Giovanni Gabrieli’s unique achievement was the unification of two opposing styles that had been developing throughout the Renaissance: the local Venetian technique involving antiphonal masses of sound and the international technique of interwoven melodic strands.
Having assimilated both traditions, he resolved their conflicts in his Symphoniae sacrae of 1597 and especially of 1615; in so doing, he crossed the border between Renaissance and Baroque and penetrated well into the new territory.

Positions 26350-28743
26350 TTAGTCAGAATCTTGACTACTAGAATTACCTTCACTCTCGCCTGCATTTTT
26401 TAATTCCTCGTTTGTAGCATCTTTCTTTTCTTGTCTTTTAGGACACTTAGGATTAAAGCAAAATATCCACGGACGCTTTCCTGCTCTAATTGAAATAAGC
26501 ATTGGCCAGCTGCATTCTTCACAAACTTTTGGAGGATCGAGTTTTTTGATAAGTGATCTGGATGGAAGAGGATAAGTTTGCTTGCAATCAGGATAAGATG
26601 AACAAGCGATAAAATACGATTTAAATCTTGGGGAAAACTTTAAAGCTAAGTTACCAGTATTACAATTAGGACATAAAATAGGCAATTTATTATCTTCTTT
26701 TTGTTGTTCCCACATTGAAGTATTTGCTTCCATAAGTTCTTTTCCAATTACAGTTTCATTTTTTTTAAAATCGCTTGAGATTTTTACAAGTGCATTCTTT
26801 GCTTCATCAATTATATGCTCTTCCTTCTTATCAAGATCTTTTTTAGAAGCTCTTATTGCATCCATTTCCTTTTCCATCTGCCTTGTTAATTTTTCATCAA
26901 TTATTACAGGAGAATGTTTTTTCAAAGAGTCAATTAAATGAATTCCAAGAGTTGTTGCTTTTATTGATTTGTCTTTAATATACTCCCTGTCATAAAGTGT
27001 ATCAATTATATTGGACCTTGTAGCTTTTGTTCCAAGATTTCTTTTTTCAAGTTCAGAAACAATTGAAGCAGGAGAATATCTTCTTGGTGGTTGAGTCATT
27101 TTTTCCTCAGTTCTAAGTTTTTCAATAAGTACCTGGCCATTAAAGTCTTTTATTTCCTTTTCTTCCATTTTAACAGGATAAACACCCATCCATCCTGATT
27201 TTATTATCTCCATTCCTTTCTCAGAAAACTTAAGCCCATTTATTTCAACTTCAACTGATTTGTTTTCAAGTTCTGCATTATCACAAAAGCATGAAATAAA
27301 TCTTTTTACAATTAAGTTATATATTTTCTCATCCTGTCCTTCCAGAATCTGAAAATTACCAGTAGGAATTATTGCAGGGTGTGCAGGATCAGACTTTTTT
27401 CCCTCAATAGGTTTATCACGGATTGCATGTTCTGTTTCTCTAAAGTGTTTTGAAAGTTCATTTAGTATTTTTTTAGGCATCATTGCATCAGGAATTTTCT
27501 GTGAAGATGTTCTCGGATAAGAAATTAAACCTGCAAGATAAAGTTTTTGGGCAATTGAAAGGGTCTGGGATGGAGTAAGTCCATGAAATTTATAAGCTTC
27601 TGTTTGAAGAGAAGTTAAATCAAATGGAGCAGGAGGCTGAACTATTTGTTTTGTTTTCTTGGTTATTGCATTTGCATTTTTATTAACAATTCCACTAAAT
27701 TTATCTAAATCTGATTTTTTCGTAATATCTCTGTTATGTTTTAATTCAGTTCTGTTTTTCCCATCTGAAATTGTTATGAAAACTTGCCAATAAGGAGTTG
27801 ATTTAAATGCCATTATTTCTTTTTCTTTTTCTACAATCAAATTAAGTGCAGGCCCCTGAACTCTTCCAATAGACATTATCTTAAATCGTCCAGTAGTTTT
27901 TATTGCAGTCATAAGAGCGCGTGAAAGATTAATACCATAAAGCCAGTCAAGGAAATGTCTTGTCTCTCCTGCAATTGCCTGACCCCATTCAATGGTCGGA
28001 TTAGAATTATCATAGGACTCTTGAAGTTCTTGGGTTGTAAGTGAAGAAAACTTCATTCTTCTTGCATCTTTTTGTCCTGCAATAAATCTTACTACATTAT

To allow full appreciation of these works, the choirs must not be widely separated: The optimum situation is that depicted in the frontispiece of the tenor part of the fifth volume of Praetorius’s Musae Sioniae (1607, inset; click to enlarge), with one choir on the floor and the other two in balconies on their right and left. The impact must come not from the juxtaposition of masses of sound, but from clarity of texture.
This according to “Texture versus mass in the music of Giovanni Gabrieli” by George Wallace Woodworth, a contribution to Essays on music in honor of Archibald Thompson Davison (Cambridge: Harvard University Department of Music, 1957, pp. 129–138.
Today is the 400th anniversary of Gabrieli’s death! (His birth date is not known.) Below, Green Mountain Project performs his Magnificat à 14, which was published posthumously in 1615.